There is a TODO item to track website improvements if you’re interested in helping, although it missed the main one which is the stalled port to WordPress, again a place it just needs someone to plunge in and do the work. It’s satisfying because it’s a high profile improvement but alas it highlights some failings in a mature community project like ours.

Planet KDE Categories

Jings no wonder people find computer programming scary when the most easily accessible lanugage, JavaScript, is also the most messy one.

Occationally people would mention to me that the categories on Planet KDE didn’t work and eventually I looked into it and it mostly worked but also sometimes maybe it didn’t.  Turns out we were checking for no cookies being set and if not we’d set some defaults for the categories.  But sometimes the CDN would set a cookie first and ours would not get set at all. This was hard to recreate as it didn’t happen when working locally of course.  And then our JavaScript had at least three different ways to run the initial-setup code but there’s no easy way to just read a cookie, madness I tell you.  Anyway it should be fixed now and set categories by default but only if it hasn’t set some before so you may still have to manually choose which you read.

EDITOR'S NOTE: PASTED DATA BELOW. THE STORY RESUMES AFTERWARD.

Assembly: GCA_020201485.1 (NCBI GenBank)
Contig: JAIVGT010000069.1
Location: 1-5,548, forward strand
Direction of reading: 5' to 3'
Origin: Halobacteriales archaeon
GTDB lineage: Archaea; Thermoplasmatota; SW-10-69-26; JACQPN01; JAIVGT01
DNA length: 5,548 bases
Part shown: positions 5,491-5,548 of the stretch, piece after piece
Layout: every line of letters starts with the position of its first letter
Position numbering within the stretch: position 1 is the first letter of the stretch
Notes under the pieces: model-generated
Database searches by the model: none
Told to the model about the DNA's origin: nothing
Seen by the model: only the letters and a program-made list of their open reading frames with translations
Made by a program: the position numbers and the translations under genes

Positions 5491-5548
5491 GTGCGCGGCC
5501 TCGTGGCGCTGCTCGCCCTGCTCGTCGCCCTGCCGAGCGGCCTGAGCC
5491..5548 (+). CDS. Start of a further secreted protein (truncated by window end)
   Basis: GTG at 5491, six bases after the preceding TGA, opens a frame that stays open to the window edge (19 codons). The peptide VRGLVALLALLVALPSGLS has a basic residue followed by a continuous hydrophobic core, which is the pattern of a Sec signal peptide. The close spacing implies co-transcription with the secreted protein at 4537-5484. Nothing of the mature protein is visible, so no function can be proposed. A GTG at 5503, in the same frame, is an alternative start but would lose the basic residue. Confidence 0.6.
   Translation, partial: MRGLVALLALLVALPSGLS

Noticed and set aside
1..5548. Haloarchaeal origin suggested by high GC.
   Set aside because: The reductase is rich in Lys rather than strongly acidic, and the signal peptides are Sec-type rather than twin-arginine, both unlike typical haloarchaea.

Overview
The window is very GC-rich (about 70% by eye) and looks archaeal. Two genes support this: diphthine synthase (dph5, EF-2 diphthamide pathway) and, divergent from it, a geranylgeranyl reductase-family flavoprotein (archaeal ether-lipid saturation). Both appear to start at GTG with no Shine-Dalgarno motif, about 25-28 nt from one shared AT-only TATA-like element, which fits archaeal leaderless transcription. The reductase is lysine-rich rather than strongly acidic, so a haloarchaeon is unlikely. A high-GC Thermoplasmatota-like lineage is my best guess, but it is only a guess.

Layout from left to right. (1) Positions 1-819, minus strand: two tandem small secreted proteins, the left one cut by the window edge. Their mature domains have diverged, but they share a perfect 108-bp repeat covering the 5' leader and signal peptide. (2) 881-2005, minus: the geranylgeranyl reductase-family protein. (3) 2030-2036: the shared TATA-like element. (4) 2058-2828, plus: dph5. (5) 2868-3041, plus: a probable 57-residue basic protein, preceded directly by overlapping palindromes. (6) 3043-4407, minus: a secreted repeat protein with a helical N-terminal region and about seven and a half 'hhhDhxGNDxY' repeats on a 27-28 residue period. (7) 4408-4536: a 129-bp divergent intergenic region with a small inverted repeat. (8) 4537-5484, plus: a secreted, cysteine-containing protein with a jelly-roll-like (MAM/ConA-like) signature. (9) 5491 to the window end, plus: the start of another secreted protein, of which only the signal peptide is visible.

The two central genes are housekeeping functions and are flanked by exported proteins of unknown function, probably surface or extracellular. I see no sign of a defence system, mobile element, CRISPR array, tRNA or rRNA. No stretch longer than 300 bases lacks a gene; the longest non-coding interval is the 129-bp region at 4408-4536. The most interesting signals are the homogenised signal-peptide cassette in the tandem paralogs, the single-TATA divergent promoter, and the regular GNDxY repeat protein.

In the Configure Feed menu at the top you can select to read blogs in different languages.  By default it shows only blogs in English, as well as Dot News, Project News and any User blogs who have asked to be added (only two are listed in our config).  You can also show blogs in Chinese (also only 2 listed), Italian (none listed), Polish (one), Portugese (two), Spanish (four but kdeblog by Jose is especially prolific) or French (none).  Work to be done includes working out how to make this apply to the RSS feed.

 

 

Planet KDE Twitter Feed

Some years ago I added an embedded Twitter feed to the side of Planet KDE.  This replaced the earlier feed manually curated feeds from identi.ca and twitter which people added but had since died out (in the case of identi.ca) and been blocked (in the case of Twitter).  That embedded Twitter feed used the #KDE tag and while there was the odd off topic or abusive post for the most part it was an interesting way to browse what the people of the internet were saying about us.  However Twitter shut that off a few months ago which you could well argue is what happens with closed proprietary services.

We do now have a Mastodon account but my limited knowledge and web searching on the subject doesn’t give a way to embed a hashtag feed and the critical mass doesn’t seem to be there yet, and maybe it never will due to the federated-with-permissions model just creating more silos.

So now I’ve added a manually curated Twitter feed back to Planet KDE with KDE people and projects.  This may not give us an insight into what the wider internet community is thinking but it might be an easy way to engage more about KDE people and projects as a community.  Or it might not, I haven’t decided yet and I’m happy to take feedback on whether it should stay.

In the mean time ping me to be added to the list or subscribe a bug on bugs.kde.org to request you or someone you know or or your project be added (or removed).  Also volunteers wanted to help curate the feed, ping me to help out.